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Jud was first introduced to basketball in the fifth grade, and he admitted that he was not very good at it, but he practiced every chance he had to improve his skills. When he was in the eighth grade, there were only five boys in his entire class, so they were the team. In their first game, they played the junior high school team of a rival school. They beat them 32-2, with Jud scoring 30 points, and he realized that he had some talent in sports.

Jud attended South Kitsap High School in Port Orchard and starred in basketball, football and baseball. In basketball, he was a first- team, all-state player as a senior, and during his last three years in high school, his baseball team went 41-0 in regular season play, which is still a school record.

World War II was in full bloom when Jud was a senior in high school, and he believed that he would be drafted after he graduated. To avoid that, he and other seniors decided to take the Navy V-5 test to become fighter pilots. Jud was the only one of the group to pass the exam, and after he graduated from high school in 1945, he was sent to the Montana School of Mines in Butte. In 1946, he was transferred to Colorado College, and when the war ended, he had a choice to either re-enlist for three more years or be discharged in six months, and Jud chose the latter.

Following his discharge from the Navy, Jud enrolled at Washington State where he planned on getting a teaching degree allowing him to also become a coach. While growing up, Jud said, “I always wanted to be a teacher and a coach… I really think it was from the memory of my dad.” He added, “I couldn’t even talk about my dad without crying.”

At Washington State in Pullman, Jud played basketball for the Cougars under head coach Jack Friel, but he didn’t start because he developed a blister on his foot that hindered his mobility. Jud graduated with a bachelor’s degree in mathematics and physical education in 1949, but stayed an extra year to work on his teaching certification.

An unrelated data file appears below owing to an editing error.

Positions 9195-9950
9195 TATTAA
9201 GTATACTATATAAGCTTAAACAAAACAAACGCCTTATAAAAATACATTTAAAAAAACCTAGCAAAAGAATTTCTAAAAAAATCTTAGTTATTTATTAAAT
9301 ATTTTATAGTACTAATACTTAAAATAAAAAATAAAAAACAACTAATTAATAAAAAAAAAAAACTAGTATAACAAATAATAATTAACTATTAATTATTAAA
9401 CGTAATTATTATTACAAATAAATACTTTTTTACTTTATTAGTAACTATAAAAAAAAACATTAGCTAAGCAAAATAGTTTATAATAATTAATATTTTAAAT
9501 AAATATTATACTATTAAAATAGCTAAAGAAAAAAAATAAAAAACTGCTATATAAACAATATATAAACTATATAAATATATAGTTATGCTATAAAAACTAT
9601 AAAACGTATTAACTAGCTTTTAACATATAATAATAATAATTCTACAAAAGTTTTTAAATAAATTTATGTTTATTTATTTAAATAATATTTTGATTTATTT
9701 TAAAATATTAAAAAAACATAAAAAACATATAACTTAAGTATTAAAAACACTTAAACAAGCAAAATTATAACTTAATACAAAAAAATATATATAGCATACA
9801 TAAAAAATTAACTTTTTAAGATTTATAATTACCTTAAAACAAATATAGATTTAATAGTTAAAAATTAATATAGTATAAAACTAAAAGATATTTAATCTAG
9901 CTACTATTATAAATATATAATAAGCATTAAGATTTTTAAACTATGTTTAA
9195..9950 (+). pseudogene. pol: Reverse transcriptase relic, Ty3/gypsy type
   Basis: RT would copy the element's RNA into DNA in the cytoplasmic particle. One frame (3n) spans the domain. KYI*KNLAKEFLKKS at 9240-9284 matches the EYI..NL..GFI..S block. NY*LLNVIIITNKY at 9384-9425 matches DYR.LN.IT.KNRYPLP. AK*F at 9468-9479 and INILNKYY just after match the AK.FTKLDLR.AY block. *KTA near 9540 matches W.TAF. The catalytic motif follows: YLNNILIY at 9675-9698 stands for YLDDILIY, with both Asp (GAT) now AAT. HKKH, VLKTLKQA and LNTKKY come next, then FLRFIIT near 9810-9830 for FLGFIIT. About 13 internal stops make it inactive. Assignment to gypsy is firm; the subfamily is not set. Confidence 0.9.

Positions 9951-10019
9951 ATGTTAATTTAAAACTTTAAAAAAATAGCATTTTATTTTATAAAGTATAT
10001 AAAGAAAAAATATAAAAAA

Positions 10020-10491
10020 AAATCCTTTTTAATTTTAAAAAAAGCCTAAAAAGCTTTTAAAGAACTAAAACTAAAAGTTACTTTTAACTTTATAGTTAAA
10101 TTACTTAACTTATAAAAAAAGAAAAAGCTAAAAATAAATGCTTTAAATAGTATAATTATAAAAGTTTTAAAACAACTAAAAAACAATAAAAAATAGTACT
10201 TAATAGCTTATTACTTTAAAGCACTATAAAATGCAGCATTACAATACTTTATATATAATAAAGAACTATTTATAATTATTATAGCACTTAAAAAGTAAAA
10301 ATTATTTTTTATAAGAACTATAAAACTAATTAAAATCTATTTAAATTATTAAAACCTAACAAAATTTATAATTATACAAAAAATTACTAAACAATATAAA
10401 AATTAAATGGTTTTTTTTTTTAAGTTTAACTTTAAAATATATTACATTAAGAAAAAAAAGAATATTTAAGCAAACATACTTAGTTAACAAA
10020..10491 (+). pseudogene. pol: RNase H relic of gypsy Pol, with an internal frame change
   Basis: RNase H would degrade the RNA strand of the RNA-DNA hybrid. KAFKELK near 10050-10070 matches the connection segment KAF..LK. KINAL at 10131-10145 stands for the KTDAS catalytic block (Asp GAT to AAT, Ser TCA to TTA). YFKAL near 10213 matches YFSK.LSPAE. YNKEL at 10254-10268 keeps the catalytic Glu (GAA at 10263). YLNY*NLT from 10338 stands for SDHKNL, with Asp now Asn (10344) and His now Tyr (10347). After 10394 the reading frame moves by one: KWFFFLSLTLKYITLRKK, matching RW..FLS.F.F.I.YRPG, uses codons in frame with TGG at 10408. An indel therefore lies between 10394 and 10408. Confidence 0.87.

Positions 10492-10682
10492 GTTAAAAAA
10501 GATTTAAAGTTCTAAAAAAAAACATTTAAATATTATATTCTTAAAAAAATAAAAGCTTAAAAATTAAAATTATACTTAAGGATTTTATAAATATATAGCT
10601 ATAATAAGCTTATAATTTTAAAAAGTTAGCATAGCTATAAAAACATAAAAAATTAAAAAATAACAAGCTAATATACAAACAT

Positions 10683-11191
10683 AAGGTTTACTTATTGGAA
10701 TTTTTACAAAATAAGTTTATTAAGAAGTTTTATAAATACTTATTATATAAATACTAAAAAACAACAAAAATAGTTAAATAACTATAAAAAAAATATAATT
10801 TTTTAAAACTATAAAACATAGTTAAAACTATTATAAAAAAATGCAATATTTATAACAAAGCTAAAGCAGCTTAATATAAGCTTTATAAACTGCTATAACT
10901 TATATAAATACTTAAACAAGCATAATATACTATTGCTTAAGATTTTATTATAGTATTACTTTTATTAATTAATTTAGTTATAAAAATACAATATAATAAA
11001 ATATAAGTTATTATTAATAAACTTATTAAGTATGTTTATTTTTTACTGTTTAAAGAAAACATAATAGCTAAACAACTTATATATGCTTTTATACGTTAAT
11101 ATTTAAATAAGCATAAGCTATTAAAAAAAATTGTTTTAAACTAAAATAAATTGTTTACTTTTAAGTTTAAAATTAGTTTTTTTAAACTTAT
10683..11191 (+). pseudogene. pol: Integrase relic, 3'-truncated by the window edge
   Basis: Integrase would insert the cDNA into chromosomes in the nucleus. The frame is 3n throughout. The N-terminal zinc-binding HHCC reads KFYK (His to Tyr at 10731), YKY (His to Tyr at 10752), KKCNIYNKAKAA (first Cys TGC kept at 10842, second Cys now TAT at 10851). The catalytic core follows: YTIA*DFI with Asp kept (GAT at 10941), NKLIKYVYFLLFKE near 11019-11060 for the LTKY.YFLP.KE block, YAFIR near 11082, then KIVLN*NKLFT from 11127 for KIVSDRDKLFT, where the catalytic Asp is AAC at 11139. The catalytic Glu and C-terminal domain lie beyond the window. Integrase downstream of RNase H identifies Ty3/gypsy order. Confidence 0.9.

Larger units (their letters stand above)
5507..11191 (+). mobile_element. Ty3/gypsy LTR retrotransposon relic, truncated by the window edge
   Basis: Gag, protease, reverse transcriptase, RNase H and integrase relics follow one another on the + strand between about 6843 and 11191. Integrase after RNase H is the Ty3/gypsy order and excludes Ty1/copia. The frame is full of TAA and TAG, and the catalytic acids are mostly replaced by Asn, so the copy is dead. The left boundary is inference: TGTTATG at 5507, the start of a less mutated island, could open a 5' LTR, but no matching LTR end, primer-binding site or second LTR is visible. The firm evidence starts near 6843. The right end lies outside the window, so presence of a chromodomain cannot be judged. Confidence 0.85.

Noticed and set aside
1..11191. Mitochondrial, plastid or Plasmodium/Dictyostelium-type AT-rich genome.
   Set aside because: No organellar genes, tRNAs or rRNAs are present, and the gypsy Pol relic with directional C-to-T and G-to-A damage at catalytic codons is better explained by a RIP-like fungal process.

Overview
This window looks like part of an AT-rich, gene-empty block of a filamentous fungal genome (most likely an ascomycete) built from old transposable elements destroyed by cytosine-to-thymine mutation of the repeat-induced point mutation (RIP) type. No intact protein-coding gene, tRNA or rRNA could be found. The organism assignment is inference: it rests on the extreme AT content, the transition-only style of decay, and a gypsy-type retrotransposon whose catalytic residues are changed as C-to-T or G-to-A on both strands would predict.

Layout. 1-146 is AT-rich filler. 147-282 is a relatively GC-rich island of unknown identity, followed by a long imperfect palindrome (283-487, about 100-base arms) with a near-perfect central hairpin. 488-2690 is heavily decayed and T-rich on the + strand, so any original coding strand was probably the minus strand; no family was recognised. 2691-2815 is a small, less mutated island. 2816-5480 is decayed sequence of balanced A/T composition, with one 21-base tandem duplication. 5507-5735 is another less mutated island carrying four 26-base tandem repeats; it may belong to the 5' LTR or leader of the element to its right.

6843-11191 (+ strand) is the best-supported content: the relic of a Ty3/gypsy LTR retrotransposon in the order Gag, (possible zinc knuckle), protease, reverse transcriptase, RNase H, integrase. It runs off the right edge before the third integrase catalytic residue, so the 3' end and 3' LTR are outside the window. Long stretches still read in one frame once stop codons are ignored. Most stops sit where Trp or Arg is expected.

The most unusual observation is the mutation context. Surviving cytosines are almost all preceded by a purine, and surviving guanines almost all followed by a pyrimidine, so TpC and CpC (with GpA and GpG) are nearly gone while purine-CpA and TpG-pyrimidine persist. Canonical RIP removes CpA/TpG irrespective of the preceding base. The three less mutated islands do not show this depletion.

In 1950, Jud was hired to be the head coach and social studies teacher at West Valley High School in Spokane, Wash. West Valley was the smallest school in the conference and never won more than two basketball games a season until Jud arrived. The principal was about to drop the basketball program from the school when Jud promised him a conference championship. He delivered on that promise and West Valley had a respectable basketball record for the 14 years that Jud remained there.

In 1964, Jud resigned from West Valley to work on his Ph.D. at Washington State. Marv Harshman was the head basketball coach at the college and when Jud enrolled, Harshman named him as his assistant varsity coach and head coach of the freshman team.

During his five years at Washington State, Jud’s records with the freshman teams were 22-0, 21-1, 22-1, 19-1 and 15-6. Believing that he had accomplished all he could at that level, Jud accepted the position of head basketball coach the University of Montana in Missoula in 1971.

We will continue the Jud Heathcote story next week.

“Did You Know That” is written by Curt Eriksmoen and edited by Jan Eriksmoen of Fargo. Send your comments, corrections, or suggestions for columns to the Eriksmoens at cjeriksmoen@cableone.net.